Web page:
Faculty Senate passes new criminal justice major


Korrie Bysted/Iowa State Daily

Tim Bigelow talks about a criminal justice major at this month’s faculty senate meeting, which took place in the Great Hall of the Memorial Union on March 10.

Zane Satre

The Faculty Senate unanimously approved Iowa State’s new criminal justice major at its meeting Tuesday, clearing it to move forward for approval by the Board of Regents. 

Iowa State currently has a criminal justice track within the interdisciplinary studies major. Split between several different departments, the track was created in 2006 with 125 students and has since grown to more than 400.

Tim Bigelow is the chairman of Faculty Senate’s Academic Affairs Council.

“It’s not a formal degree program,” Bigelow said. “It’s like an option that you can take in a general studies area. They want to formalize it and make it a bachelor’s degree.” 

Following approval by the regents, the new major will be implemented this fall as part of the Department of Sociology.

“To employers, criminal justice is a much more marketable degree,” Bigelow said. “Our’s is interdisciplinary studies and it’s just not the same. That’s why they want to formalize it and make it a bachelor’s degree.”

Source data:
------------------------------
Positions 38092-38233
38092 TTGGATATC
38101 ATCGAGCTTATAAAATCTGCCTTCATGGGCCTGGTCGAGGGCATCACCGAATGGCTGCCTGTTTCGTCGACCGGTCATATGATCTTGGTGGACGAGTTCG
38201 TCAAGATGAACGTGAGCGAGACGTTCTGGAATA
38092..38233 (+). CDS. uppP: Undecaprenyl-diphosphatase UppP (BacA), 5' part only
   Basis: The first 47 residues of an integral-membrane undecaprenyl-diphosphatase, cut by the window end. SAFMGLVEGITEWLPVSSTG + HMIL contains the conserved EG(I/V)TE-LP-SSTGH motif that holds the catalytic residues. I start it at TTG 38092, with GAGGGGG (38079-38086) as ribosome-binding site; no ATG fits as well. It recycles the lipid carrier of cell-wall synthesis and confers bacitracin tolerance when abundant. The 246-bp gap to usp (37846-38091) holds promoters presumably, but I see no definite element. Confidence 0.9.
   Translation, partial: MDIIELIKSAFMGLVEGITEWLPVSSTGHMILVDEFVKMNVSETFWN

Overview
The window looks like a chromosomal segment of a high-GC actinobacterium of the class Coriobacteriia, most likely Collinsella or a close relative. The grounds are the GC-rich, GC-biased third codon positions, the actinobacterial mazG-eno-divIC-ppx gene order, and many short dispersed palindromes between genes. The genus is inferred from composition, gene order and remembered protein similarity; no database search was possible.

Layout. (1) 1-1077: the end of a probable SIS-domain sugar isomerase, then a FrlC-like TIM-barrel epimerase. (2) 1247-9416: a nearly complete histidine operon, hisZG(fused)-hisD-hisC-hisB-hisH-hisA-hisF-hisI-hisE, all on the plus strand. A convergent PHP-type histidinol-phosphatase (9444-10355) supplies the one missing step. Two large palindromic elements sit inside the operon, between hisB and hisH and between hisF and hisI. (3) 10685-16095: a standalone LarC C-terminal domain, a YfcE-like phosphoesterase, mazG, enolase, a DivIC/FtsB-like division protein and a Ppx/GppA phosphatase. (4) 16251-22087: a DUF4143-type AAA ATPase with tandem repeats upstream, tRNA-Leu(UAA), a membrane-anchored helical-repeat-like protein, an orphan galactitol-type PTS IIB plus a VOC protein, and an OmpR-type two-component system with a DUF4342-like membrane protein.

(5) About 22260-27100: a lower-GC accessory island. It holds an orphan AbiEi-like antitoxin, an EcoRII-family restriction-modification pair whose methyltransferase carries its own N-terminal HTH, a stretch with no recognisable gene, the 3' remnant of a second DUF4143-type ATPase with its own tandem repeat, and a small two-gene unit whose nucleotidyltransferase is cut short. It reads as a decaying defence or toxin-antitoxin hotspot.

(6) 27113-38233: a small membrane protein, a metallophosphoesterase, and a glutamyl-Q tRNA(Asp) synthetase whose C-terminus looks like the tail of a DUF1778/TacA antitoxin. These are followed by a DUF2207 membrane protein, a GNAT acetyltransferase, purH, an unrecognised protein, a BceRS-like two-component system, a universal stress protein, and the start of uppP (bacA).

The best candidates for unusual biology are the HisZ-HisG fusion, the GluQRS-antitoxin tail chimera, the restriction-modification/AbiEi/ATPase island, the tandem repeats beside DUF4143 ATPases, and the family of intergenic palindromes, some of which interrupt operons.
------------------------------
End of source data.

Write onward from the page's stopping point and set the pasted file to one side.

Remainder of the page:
The proposed criminal justice bachelor’s degree will emphasize practical applications to society, setting it apart from similar programs at the University of Northern Iowa and the University of Iowa.

Bigelow said Northern Iowa’s criminology program focuses on theory and studying criminal behavior, while Iowa’s targets graduate education. Iowa State’s program may be more successful, Bigelow said, because students are required to have an internship, which makes them more marketable to employers. 

Criminal justice is a rapidly expanding field, and 75 percent of graduates from Iowa State’s program find jobs in-state. With a formal major, the university plans to capitalize on this growth.

The Department of Sociology estimates enrollment could reach as many as 540 students in the next seven years.

Rob Wallace, president-elect of the senate, spoke in favor of the major.

“This is finally coming to what we had hoped would happen sometime ago,” Wallace said. “In this case, it’s going to serve a large number of students for a very long period of time.”